Strengthening Teacher Policy to Facilitate Change

˙ PREAL Blog

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More than 15 years of work with PREAL, service as an English teacher in the Peace Corps, and my own children’s experience in school have shown me just how critical good teachers are to the success of any education system.

Excellent teachers inspire our children, help them develop the tools to understand and contribute to the world around them, and model how to get along with others. Indeed, research shows that good teachers can have profound effects on their students’ achievements, both inside the classroom and as adults. That’s why I am pleased to be a part of the team working on a new PREAL/Inter-American Dialogue project in Central America and the Dominican Republic, with support from the Inter-American Development Bank (IDB), that seeks to strengthen teaching and learning by promoting better teacher policy.

Recent work by the IDB, the World Bank (including a regional study on teacher quality and the SABER teacher benchmarks), and UNESCO (including the 2013-2014 Education for All Global Monitoring Report and UNESCO/OREALC’s 2012 regional teacher policy report) suggests that fostering great teaching requires comprehensive systems to recruit, train, retain, support, and manage teachers well. Despite increased attention to teacher policy in Latin America (and worldwide) over the last few years, much remains to be done to strengthen technical, institutional, and political capacity to cultivate and support effective instruction in Latin American countries. Reliable information on issues as basic as the number of teachers, where they are teaching, teacher absenteeism, and time on task is missing or hard to come by in many countries (see, for example, the recent scandal over “missing teachers” in Mexico). Teacher training is of variable quality and often disconnected from the needs of teachers in the classroom. Few systems have defined what good teaching looks like (teacher standards) and then measured how well teachers meet those standards and contribute to student learning.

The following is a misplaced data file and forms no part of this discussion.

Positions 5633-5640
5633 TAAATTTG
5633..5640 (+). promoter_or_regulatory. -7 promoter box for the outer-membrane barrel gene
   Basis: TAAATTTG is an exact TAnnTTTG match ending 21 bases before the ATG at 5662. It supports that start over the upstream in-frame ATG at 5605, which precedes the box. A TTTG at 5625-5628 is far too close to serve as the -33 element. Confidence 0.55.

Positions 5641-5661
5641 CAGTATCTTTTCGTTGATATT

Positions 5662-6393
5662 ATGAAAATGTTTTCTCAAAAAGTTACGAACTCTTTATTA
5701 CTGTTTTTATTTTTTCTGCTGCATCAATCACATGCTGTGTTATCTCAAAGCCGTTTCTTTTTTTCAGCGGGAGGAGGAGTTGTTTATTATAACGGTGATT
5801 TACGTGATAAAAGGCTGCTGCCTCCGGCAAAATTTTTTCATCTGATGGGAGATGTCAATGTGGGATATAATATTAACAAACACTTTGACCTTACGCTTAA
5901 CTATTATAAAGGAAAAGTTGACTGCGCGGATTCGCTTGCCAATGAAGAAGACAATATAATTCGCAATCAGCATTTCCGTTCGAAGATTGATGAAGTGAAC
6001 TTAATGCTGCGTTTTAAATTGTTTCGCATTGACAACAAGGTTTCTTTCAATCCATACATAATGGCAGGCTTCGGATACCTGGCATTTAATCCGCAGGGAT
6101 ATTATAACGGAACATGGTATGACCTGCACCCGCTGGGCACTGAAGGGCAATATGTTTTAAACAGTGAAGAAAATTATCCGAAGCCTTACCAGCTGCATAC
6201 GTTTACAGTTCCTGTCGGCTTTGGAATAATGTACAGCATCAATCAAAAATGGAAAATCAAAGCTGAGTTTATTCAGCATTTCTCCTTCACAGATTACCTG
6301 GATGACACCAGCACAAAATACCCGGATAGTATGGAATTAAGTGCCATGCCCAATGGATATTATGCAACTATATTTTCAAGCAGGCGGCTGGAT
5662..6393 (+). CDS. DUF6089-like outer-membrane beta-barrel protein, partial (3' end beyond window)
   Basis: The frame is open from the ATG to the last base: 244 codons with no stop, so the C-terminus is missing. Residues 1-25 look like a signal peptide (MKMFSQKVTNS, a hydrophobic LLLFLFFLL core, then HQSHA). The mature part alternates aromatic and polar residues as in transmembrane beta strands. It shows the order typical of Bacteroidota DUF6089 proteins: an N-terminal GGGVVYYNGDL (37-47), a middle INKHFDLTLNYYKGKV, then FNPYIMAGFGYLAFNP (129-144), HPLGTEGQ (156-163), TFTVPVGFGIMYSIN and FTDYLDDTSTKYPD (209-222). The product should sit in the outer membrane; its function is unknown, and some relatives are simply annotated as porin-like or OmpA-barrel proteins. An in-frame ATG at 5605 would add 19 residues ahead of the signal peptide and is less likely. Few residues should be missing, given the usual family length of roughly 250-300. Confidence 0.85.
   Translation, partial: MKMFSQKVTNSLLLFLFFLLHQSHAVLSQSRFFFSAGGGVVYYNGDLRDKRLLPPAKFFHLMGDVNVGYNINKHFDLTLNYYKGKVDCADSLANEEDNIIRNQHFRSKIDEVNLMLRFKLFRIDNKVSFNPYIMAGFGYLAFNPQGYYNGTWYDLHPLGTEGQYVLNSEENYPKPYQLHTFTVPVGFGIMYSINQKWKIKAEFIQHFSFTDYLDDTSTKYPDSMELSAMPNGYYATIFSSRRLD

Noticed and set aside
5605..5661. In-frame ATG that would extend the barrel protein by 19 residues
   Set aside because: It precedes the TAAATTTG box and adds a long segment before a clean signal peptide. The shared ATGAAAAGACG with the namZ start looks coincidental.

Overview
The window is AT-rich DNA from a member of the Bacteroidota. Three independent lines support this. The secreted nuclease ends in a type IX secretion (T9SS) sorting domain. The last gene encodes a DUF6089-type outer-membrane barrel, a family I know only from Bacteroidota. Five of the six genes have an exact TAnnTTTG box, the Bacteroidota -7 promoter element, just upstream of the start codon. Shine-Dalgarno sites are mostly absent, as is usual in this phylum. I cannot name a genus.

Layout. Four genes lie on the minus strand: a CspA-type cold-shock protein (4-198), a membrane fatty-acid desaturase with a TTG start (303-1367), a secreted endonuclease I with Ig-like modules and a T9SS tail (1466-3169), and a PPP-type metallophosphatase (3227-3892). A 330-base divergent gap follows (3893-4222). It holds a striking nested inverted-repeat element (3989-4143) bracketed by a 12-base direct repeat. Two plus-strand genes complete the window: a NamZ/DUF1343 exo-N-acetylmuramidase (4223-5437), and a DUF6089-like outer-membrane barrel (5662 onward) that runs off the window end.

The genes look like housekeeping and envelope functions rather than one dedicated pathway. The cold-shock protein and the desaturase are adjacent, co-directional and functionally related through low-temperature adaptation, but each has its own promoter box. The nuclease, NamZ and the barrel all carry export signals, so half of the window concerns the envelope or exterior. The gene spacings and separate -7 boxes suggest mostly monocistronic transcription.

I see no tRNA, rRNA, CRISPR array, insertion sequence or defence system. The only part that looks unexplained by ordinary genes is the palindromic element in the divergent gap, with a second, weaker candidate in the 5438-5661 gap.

Moreover, discussion of teacher policy is too often contentious and focused primarily on training and salaries, neglecting other critical issues. Teachers blame the government for not providing sufficient support; governments blame teachers for not doing their jobs; while parents, businesses, and communities remain on the sidelines. The resulting stalemate and school days lost to strikes deprive children of the quality instruction they need and deserve.

Ensuring each child has access to high quality teachers requires a multidimensional approach, including the active engagement of actors both inside and outside the education sector working toward common goals. Through PREAL, the Inter-American Dialogue, with support from the IDB and in cooperation with national partners EDUCA in the Dominican Republic, FUSADES in El Salvador, CIEN in Guatemala, and FEREMA in Honduras, is working to raise the profile of key elements of teacher policy in Central America and the Dominican Republic. The activities seek to stimulate debate, build consensus around common goals and activities, and set the foundation for change. They build on previous work by the Central American and Dominican chapter of PREAL’s working group on the teaching profession in conjunction with UNESCO-OREALC, the Consortium of Central American Ministers of Education (CECC/SICA), and national partners to analyze and disseminate information on effective teacher policy. They also build on PREAL’s wide experience in preparing education report cards in Latin American countries.